Having enjoyed S.M. McCoy’s Divine Series, (click the links to read my thoughts about those: Blood Crescent, Blood Rebirth, and Blood Queen), I was excited to see what her next series, The Acatalec Series, would bring. From its first entry, Kingdom of Acatalec, the answer is wonderful things. Wonderful things like a futuristic world, an infusion of science fiction and fantasy, aliens, magic, the seedy underbelly of illegal drone racing, a thrilling plot, a slow burn romance, engaging prose and wonderful characters.
As soon as I started reading Kingdom of Acatalec, I was immediately reminded of why I enjoy McCoy’s writing so much. The first person narration put me right in Tyler, the book’s protagonist’s head, imbuing the story with wit and charm that put a smile on my face. Regardless of the story being told, McCoy has a true talent for writing protagonists in the first person. These characters grab the reader’s attention, and the spark they bring beckons you to read further. Tyler, left in a wheelchair following a childhood accident, doesn’t let this define her, nor does the author let it define who she is: it is an aspect of the character that is revealed as one of the many facets of a beautifully realised character.
Tyler is a feisty character, and this comes through in the prose. Through her lens, the world of the novel shines brightly, brought to vivid life. The reader is given an intimate portrait of the character and of how she sees herself. But from Tyler’s perspective, we also see the other characters occupying the book’s world, and the world itself, one full of futuristic technology and, as Tyler and the reader learn, one full of mysterious aliens with otherworldly powers. McCoy writes this prose in an easily digestible style that is easy to follow, while being thoroughly engaging. Tyler’s perspective is an absolute joy, thanks to the character herself, and the various witticisms interspersed through the writing.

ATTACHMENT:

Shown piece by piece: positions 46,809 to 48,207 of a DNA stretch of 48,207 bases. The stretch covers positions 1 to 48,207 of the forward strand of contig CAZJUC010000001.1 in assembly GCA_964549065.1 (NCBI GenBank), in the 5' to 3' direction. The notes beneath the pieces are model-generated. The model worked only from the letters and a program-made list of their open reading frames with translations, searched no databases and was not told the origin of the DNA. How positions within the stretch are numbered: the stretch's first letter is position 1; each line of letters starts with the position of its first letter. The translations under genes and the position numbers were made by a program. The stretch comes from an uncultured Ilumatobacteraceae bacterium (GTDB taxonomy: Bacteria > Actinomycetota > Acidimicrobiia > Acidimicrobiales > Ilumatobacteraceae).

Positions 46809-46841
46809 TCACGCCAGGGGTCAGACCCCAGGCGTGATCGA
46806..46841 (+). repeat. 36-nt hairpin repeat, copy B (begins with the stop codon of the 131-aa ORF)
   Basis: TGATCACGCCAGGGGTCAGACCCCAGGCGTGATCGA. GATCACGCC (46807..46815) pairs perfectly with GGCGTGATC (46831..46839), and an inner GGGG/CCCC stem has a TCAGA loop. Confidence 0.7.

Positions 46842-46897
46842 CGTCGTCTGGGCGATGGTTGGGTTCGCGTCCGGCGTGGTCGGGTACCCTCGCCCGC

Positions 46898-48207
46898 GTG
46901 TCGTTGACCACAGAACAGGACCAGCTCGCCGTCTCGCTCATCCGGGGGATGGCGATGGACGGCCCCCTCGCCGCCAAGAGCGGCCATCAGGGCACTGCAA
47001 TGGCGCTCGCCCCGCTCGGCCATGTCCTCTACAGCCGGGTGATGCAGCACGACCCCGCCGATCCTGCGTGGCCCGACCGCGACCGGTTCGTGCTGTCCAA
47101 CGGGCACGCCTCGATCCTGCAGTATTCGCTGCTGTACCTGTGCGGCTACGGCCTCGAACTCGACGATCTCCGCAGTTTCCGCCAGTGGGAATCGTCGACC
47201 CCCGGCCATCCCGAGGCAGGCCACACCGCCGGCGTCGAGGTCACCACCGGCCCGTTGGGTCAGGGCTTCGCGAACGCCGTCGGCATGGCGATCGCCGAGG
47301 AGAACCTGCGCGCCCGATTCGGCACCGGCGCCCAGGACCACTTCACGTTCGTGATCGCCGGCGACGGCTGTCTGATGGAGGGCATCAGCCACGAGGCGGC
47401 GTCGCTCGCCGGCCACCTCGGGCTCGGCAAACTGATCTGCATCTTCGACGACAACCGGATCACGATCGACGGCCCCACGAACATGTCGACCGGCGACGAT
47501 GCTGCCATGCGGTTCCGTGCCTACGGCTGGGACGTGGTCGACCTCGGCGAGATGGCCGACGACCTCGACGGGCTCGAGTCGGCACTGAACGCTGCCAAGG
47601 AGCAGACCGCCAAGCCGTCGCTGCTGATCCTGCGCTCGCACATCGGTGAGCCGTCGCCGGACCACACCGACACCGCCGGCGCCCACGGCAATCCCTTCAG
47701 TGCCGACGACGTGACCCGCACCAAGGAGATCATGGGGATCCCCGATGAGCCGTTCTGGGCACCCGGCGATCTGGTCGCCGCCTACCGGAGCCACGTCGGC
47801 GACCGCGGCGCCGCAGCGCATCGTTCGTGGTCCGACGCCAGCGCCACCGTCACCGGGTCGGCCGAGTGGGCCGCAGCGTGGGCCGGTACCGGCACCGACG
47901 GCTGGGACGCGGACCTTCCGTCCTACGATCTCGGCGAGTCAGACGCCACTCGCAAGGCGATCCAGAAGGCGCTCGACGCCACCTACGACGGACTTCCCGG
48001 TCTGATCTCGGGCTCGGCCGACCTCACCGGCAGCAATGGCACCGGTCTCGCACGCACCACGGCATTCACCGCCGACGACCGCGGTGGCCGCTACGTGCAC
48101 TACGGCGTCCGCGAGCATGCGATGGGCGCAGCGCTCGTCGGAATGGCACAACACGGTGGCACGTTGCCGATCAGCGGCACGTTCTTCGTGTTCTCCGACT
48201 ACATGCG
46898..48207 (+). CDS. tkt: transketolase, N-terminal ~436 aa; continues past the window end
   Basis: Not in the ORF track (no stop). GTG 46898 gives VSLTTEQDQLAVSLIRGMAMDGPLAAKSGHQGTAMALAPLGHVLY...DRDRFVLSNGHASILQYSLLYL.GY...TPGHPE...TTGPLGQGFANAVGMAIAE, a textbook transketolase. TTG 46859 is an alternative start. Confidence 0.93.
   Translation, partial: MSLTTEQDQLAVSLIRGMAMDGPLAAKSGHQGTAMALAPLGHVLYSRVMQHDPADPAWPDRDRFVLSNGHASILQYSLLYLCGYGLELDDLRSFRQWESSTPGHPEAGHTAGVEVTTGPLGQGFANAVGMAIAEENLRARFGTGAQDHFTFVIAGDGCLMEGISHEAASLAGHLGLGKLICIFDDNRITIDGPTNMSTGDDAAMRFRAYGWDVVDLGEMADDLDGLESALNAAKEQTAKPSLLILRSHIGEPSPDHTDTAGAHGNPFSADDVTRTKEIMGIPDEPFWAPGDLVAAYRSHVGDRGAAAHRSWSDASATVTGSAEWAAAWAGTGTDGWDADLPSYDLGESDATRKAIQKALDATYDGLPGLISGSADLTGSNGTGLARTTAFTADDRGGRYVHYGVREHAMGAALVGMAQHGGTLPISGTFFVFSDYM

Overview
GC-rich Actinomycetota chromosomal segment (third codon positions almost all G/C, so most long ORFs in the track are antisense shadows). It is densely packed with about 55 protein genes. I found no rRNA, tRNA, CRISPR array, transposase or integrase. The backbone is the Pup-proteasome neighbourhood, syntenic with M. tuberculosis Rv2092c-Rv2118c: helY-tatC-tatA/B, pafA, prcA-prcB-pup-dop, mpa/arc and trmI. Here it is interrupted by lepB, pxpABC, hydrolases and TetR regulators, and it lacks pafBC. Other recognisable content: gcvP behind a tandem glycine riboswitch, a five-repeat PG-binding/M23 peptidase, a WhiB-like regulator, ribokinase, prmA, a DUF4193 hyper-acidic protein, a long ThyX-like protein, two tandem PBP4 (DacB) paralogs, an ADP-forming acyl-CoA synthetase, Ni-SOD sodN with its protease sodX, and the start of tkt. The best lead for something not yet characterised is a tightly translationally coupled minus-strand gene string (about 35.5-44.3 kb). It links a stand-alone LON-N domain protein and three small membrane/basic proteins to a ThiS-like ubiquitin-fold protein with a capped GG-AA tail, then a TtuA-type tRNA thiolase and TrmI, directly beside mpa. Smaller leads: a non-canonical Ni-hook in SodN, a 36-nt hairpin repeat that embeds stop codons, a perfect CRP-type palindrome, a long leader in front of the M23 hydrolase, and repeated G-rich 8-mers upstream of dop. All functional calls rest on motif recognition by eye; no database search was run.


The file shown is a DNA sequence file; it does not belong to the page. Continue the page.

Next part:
Through its 328 pages in paperback (equating to an estimated 283 pages in your favourite eReader, or if you’d prefer to listen to the audiobook, 10 hours and 21 minutes), Kingdom of Acatalec moves at a steady, deliberate pace. McCoy unveils the world slowly, introducing the reader to Tyler’s world and the various characters who inhabit it, and setting the scene for the story. The narration guides the reader through this, and rather than leaving the reader waiting for the story to ramp up, it provides a journey that is delightful to follow.
This pace allows the story to build mystery, and while the blurb tells you that various characters in the book are actually aliens, and the story will involve kidnapping and murder, the fun is in the journey and how these elements are revealed. Even with the knowledge afforded to me by the blurb, the story’s twists and turns were satisfying. The author has crafted a wonderful adventure where you feel the importance of the stakes. The tone of the story is joyful, bringing a sense of whimsical fun to it; yet, when the story moves in more serious directions, the reader feels the impact of it, right down to its bittersweet ending.